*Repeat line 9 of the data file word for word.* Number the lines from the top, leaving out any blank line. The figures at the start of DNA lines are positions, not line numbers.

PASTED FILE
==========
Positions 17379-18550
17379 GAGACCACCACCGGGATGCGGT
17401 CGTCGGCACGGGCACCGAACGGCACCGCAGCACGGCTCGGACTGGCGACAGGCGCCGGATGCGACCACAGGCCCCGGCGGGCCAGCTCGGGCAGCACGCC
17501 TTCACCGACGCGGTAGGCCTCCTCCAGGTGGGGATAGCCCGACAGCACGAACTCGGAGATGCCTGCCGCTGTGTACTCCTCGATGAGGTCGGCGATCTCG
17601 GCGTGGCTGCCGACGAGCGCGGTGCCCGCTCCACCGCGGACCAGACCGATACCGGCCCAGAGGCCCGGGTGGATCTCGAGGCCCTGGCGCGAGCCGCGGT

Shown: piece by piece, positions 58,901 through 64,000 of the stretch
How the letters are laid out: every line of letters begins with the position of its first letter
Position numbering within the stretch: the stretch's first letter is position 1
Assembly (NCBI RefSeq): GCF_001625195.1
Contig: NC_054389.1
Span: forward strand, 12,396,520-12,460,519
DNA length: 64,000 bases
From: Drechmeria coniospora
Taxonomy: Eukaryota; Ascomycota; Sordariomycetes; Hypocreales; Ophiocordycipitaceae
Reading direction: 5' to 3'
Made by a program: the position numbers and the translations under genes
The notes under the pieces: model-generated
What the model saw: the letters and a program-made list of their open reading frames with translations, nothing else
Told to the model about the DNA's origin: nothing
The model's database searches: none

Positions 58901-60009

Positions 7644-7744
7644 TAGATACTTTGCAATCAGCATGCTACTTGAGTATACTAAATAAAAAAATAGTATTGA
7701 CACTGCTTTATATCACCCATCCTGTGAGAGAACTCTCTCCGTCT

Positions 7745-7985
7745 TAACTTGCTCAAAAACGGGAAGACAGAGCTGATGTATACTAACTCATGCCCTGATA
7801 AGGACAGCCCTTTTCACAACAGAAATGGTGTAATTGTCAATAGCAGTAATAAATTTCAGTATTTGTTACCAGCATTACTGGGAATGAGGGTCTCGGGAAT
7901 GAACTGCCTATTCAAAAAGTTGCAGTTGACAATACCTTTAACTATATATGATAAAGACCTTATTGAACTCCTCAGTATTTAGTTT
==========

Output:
Assembly (NCBI RefSeq): GCF_001625195.1